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How much do your daughter’s friendships influence HER attitude, mood and motivation?
As a parent and teen coach I hear a lot of stories about how other people’s actions and reactions seem to affect my client’s well-being.
Of course, it’s natural for connection seeking teens to be influenced by their environment, especially their social scenarios.
The hard part is, humans, not just teenage girls, are naturally fickle.
So, if your daughter is always acting or reacting to what’s happening in her external environment, in the moment, she may feel like she’s constantly bouncing around like a ping pong ball … up one minute, down the next.
And truth be told, even if her wild emotions give her a boost of energy, it’s not a healthy habit she’ll want to keep around.
Welcome back to the Cultivating Resilient Teens Podcast
This is the second podcast of a three-part series where we’re diving deeper into what it looks like to develop your daughter’s sense of self and how she can design social scenarios that align with who she truly is or who she desires to be.
Find the complete show notes, resources, and links to previous episodes on my website, cultivating resilient teens.com.
Before we get rolling today, I want to give you a little heads up that today’s topic, if you’re listing with your daughter, may evoke an eye roll before a head nod, and here’s why.
Most teenage girls have:
- and expectations
that influence how they go about creating and keeping friendships.
Unfortunately, there’s not a whole lot of information or conversation about how those beliefs, hopes and expectations come to fruition.
Though, they’re often the result of their upbringing, environment, and past social experiences.
So here’s the hard part, if your daughter isn’t aware of what her beliefs, hopes and expectations are – and how they influence her relationships – she’s going to bounce.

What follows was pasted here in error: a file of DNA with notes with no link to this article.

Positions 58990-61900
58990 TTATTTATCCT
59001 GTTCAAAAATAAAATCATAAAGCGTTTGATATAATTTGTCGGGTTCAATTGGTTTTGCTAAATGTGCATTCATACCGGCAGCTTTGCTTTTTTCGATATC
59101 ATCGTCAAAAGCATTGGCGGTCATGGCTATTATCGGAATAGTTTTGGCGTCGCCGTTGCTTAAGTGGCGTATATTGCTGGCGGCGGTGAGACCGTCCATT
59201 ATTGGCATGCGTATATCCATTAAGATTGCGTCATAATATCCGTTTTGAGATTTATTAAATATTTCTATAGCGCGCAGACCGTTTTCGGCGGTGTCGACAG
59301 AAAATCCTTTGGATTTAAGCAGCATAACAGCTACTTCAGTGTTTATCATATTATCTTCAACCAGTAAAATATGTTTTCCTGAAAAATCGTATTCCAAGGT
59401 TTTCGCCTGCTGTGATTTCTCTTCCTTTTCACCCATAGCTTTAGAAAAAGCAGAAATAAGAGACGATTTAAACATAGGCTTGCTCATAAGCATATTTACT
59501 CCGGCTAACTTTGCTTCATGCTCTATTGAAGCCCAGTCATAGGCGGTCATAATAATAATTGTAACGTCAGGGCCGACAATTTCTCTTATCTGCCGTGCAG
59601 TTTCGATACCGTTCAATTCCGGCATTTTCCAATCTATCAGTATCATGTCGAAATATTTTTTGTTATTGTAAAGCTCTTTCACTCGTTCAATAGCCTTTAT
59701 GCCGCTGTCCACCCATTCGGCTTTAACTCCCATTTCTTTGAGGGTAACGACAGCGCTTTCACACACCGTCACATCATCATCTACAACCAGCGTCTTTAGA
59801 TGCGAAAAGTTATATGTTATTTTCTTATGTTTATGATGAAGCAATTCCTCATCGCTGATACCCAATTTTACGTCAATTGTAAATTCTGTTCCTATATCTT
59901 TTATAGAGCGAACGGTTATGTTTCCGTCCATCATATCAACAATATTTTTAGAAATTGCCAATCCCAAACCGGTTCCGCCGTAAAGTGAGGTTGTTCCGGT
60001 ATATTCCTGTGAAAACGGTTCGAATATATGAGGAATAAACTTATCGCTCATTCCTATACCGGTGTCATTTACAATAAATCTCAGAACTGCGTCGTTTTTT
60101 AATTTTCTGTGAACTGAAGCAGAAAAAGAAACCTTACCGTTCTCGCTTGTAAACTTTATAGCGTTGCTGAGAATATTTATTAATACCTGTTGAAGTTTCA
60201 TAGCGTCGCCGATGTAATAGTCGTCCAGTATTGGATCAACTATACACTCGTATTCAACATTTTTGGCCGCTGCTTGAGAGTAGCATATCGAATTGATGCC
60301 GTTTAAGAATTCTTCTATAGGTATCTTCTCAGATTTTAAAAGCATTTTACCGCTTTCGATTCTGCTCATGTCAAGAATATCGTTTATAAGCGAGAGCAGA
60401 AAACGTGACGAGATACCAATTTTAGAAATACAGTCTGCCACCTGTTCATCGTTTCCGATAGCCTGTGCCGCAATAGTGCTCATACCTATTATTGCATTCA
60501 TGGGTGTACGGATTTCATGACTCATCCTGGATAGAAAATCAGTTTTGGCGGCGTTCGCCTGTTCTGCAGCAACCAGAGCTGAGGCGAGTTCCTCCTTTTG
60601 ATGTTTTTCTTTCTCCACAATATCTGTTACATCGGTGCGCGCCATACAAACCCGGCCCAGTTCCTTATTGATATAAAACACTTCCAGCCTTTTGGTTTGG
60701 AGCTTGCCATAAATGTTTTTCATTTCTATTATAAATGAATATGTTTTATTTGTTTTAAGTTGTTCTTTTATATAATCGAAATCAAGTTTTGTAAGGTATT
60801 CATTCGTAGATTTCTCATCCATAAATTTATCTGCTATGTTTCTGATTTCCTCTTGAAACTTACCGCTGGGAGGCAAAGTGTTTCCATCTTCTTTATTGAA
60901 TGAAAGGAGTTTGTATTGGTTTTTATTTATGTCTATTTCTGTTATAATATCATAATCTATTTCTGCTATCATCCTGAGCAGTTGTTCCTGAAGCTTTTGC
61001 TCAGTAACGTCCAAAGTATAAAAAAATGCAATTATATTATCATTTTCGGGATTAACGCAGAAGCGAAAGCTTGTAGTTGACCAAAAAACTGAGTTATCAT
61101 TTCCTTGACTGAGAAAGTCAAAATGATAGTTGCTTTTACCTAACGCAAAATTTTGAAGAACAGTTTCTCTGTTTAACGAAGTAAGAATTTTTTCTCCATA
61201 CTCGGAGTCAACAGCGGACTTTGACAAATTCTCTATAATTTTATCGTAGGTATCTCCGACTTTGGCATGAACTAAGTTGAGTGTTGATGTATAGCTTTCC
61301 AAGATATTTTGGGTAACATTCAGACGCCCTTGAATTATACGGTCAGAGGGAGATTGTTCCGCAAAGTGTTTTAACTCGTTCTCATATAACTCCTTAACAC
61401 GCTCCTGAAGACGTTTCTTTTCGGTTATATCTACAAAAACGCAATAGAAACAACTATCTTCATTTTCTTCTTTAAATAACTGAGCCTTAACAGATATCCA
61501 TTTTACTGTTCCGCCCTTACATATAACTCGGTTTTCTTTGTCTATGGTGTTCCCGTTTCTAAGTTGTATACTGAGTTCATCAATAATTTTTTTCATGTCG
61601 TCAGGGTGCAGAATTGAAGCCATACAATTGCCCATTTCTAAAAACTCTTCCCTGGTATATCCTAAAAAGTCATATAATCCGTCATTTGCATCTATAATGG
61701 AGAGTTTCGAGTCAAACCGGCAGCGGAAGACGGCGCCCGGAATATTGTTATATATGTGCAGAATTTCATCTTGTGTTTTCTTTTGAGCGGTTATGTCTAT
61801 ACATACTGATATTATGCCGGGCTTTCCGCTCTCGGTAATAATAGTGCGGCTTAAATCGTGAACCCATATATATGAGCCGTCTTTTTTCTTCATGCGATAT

If she’s getting the attention that meets her expectations, she’ll bounce up.
And when she doesn’t get the reaction or response she wants, her mood will dip.
ME and WE
As you might imagine, relying on other people to moderate her mood and motivation level is exhausting, and will leave her feeling pretty powerless.
The good news is it doesn’t have to be that way.
When your daughter is clear with her core friendship values, she’ll be able to establish a clear boundary between ME and WE.
3 Red Flags
In order to set clear boundaries, you’ll want to be aware of a few situations, or red flags, that cause things to get messy.
- Red Flag #1 Your daughter constantly feels pressured to do what her friends want to do, and rarely does what she thinks is fun.
- Red Flag #2 Your daughter feels ‘guilt tripped’ for spending time with other friends or doing things she enjoys.
- Red Flag #3 Your daughter hears statements like, “If I do this for you, then you should do this for me.”
Maybe you’ve witnessed how similar situations affect your daughters’ attitude, mood and motivation in the past?
It can be tough to watch your daughter flip flop, trust me, learning the difference between ME and WE is a learned skill.
The Friendship Playbook
That’s why I want to invite your daughter to pause for a moment and answer these statements honestly.
Truly, the most effective way for her to create the friendships she craves and deserves, is to be honest and write down her beliefs, hopes and expectations.
I affectionately call this The Friendship Playbook.
Grab a piece of paper or go to the notes in your phone and complete these statements:
- I believe a true friend possess these qualities (a few ideas are honesty, dependable, trustworthy)
- I hope that my friends will react / respond like _________ if I need their encouragement or support.
- I expect that my close friends will _________ when I’m happy or sad.
This simple activity may not be easy if your daughter hasn’t ever thought about what she needs in a friend or what makes her happy.
Though, by writing her thoughts down, she can reflect back and assess what she needs and if she’s honoring healthy friendship boundaries.
Not only will this exercise help her learn and grow, but it’ll also help her continue to:
As we talked about in Ep -34 How to Define Your Daughter’s Ideal Tribe – Because One Size Does Not Fit All sometimes what your daughter thinks she needs, isn’t exactly what she really needs.
Keeping in Real
Like I’ve said before, ya all are what make this podcast REAL and meaningful.
Thank you for being here, for spending the time to build this community, for sharing this podcast with your friends, for trusting me to work with you and your daughter and for coming together so we can collectively empower teenage girls to build confidence integrity and resilience for all of life’s adventures.
I look forward to talking with you about ‘What to do When …?’ because when you have a guide to handle life’s toughest social challenges with grace and ease, you’ll feel good about your responses and eliminate the guilt and guesswork.
Until next time my friends, know that I’m thinking of you!